Approximations in Rough Sets vs Granular Computing for Coverings

Approximations in Rough Sets vs Granular Computing for Coverings

Guilong Liu (Beijing Language and Culture University, China) and William Zhu (University of Electronic Science and Technology of China, China)
DOI: 10.4018/978-1-4666-1743-8.ch011
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Abstract

Rough set theory is an important technique in knowledge discovery in databases. Classical rough set theory proposed by Pawlak is based on equivalence relations, but many interesting and meaningful extensions have been made based on binary relations and coverings, respectively. This paper makes a comparison between covering rough sets and rough sets based on binary relations. This paper also focuses on the authors’ study of the condition under which the covering rough set can be generated by a binary relation and the binary relation based rough set can be generated by a covering.
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Introduction

The rough set theory, proposed by Pawlak (Pawlak, 1982, 1991) in 1982, is a recent approach for reasoning about data. This theory depends basically on a certain topological structure and has achieved a great success in many fields of real life applications (Lashin, Kozae, Khadra, & Medhat, 2005; Pawlak, 1991; Polkowski & Skowron, 1998). Combined with other complementary concepts such as fuzzy sets, statistics, and logical data analysis, rough sets have been exploited in hybrid approaches to improve the performance of data analysis tools (Masulli & Petrosino, 2006).

A key notion in Pawlak rough set theory is an equivalence relation. An equivalence relation, i.e., a partition, is the simplest formulation of the lower and upper approximation. However, the requirement of an equivalence relation in Pawlak rough set model seems to be a very restrictive condition that may limit the applications of the rough set model. Thus one of the main directions of research in rough set theory is naturally the generalization of the Pawlak rough set approximations. For example, general binary relations were used in the neighborhood systems introduced by Lin (Lin, 1989). Lin also suggested that one may use the neighborhood systems in stead of the equivalence classes. Moreover, many interesting and meaningful extensions have been made based on binary relations (Chen, Zhang, Yeung, & Tsang, 2006; Kondo, 2005, 2006; Lin, 1989, 1992; Lin, Huang, Liu, & Chen,1990; Lin & Liu, 1994; Liu, 2006, 2008) and coverings (Bonikowski, Bryniarski, & Wybraniec, 1998; Yeung, Chen, Tsang, Lee, & Wang, 2005; Zhu, 2007; Zhu & Wang, 2006, 2007) respectively, but they did not study the relationships between these two types of rough sets. In this paper we make a comparison between covering rough sets and rough sets based on binary relations. The paper aims to study the mathematical structure of covering-based rough sets. We show that the second, third and fifth type of upper approximations can be generated by some binary relations. Under additional assumption, the first, fourth type of upper approximations and covering lower approximation can also be generated by some binary relations. Through this study, we can have a clearer vision of rough sets and a deeper insight of possible applications of rough sets. Furthermore, our study simplifies the reasoning in covering-based rough sets.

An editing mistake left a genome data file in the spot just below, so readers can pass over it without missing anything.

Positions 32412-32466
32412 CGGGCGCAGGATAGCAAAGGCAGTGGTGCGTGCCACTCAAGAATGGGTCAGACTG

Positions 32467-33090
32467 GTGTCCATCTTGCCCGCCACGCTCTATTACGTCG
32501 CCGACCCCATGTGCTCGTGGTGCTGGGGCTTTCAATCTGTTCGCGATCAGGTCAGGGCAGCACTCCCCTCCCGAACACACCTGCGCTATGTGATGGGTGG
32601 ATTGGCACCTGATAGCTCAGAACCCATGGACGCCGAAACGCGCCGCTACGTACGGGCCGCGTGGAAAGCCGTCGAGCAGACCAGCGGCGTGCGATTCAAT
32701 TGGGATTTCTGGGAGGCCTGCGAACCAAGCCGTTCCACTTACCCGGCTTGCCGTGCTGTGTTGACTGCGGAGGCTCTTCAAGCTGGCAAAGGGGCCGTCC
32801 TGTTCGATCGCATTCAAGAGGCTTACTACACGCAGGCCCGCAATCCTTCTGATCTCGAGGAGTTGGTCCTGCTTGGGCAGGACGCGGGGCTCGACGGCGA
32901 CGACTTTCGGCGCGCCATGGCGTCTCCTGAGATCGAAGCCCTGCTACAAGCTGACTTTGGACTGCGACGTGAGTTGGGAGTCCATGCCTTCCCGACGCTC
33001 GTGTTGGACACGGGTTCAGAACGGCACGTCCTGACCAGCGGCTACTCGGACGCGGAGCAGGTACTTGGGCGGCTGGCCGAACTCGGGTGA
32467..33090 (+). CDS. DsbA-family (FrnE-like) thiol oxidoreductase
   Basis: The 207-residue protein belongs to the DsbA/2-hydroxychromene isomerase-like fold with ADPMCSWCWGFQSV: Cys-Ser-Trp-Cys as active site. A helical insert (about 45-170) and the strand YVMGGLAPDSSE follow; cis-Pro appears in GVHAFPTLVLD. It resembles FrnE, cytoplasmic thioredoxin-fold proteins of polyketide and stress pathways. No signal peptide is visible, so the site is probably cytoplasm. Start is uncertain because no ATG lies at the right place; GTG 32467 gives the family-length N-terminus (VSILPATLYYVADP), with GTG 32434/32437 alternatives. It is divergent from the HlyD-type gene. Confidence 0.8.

The paper is organized as follows. In Section 2 we extend the definition of rough sets to any relation and study the uniqueness of binary relations to generate rough sets. In Section 3 and Section 4 we show that covering lower and upper approximations can be generated by a reflexive and transitive relation under additional assumption. Section 5 and Section 6 make a comparison between covering upper approximations and rough sets upper approximations based on binary relations. We show that the second and third type of upper approximations can be generated by some binary relation. In Section 7 we study the condition under which the fourth covering upper approximation coincides with the upper approximation generated by a reflexive and transitive relation. Section 8 considers the relationships between the fifth covering upper approximation and the upper approximation generated by a reflexive and transitive relation. Section 9 concludes the paper.

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